The most apparent thing about Facebook is that it allows for, or even encourages, voyeuristic behavior based on its structure. “To Creep,” as in to observe scrumptiously, has recently been added to the Oxford English Dictionary, a new meaning that it gained mostly through use of the slang phrase, “to Facebook creep,” which means to learn about someone on Facebook without their knowledge (OED online). Everything about Facebook’s design encourages this usage: its default settings allow friends of friends to observe each other’s profile, so that one can observe things about people one has possibly never met. Furthermore, there is no way to know who is reading your profile, to observe someone on facebook is an entirely one-way street, almost the very definition of voyeurism. Furthermore, the most available information, pictures, is the best able to satisfy a voyeuristic fetish, which is probably why facebook has endeavored to keep photos so integral to its usage.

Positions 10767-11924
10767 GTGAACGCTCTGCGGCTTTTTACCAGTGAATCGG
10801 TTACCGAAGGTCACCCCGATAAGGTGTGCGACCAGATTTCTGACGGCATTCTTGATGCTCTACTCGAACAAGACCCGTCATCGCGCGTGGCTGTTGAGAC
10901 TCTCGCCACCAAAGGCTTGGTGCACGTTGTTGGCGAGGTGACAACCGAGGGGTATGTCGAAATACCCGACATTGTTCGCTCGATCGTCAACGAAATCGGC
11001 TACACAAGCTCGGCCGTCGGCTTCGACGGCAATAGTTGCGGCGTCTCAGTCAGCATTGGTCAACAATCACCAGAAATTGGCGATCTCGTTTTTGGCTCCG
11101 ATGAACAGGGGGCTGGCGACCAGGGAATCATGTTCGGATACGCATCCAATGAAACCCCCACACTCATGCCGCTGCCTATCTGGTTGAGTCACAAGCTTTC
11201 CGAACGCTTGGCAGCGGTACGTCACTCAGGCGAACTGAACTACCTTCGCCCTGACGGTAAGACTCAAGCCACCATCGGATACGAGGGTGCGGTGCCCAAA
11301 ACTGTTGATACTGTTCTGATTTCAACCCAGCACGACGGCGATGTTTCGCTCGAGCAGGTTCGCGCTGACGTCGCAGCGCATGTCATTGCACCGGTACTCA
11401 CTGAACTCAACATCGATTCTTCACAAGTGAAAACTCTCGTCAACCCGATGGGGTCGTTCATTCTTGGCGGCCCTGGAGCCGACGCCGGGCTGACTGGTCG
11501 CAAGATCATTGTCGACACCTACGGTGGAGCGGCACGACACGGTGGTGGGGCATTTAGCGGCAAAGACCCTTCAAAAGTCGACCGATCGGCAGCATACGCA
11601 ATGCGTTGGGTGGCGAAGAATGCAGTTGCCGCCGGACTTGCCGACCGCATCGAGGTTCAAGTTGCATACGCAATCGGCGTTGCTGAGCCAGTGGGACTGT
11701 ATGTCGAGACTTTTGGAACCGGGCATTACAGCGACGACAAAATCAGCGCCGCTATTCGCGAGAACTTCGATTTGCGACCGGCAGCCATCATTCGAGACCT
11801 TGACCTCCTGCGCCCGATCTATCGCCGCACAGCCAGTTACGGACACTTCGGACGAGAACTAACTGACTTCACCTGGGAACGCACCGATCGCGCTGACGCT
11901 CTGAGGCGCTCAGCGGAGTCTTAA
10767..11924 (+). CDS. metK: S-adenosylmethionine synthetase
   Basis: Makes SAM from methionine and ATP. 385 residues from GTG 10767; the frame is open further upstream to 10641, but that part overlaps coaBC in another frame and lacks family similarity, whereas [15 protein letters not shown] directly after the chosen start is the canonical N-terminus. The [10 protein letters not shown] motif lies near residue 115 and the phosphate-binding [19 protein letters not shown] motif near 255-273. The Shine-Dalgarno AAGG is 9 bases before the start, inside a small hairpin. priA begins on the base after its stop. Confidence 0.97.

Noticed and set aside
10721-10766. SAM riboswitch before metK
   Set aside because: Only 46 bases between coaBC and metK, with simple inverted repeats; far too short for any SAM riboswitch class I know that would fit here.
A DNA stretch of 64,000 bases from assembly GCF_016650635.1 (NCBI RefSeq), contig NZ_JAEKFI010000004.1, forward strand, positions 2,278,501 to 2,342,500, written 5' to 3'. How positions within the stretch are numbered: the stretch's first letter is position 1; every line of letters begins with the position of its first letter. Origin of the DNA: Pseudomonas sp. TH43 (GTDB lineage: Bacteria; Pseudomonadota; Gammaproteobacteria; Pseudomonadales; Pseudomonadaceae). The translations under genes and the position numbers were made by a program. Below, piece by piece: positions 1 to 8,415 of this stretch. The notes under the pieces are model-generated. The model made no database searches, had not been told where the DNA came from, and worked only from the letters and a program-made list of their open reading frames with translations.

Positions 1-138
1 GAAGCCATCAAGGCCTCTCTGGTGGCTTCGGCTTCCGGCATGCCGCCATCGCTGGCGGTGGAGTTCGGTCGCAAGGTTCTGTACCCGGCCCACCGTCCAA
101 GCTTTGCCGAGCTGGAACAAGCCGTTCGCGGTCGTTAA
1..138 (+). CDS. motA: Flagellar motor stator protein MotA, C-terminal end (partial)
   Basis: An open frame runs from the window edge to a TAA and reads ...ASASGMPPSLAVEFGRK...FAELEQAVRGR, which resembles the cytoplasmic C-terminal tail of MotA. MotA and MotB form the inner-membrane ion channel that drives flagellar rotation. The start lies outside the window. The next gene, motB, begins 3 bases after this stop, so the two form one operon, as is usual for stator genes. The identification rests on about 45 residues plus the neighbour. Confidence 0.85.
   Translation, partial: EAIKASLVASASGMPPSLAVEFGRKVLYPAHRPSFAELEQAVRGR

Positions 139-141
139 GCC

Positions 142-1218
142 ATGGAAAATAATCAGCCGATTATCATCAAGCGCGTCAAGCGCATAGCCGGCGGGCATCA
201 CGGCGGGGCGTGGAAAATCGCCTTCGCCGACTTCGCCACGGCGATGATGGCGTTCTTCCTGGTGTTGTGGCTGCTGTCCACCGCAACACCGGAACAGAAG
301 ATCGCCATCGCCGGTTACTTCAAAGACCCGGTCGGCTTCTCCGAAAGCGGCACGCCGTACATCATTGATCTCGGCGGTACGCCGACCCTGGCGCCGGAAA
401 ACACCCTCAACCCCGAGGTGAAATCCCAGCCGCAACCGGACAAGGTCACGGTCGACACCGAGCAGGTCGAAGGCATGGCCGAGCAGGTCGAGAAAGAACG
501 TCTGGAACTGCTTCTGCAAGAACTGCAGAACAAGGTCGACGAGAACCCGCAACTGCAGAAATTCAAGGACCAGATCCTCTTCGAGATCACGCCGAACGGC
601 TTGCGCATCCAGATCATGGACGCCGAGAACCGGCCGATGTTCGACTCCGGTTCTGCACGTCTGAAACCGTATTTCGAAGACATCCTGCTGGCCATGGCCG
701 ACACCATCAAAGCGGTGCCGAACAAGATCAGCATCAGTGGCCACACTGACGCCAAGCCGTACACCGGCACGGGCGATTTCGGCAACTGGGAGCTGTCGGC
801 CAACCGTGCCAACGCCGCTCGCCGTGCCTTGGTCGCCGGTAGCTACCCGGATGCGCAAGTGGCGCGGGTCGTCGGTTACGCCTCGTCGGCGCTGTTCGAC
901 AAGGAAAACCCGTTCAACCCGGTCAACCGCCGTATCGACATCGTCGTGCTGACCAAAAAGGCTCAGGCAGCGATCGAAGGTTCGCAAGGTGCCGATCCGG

While one side of the structure of facebook is entirely outwords looking, and voyeuristic, the otherside is entirely inwards looking, and narccisistic. The structure of one’s own profile, especially after the change to a “timeline format” makes everything seem as if it circles around you. When you log on, your friends comments all appear in news feeds on your home page, which makes it seem that everything that they do in some way relates to you. This has grown even more insidious with the “timeline” feature, where everything that has ever happened to you is arranged chronologically on your facebook profile in a highly searchable, scrollable manner. This makes all the interactions you have with other people on facebook seem like merely a part of your life, it makes other people’s actions towards you subservient to your existence. For instance, if you entered into or ended a relationship, or someone tagged you in a comment, that all becomes solely about you, rather than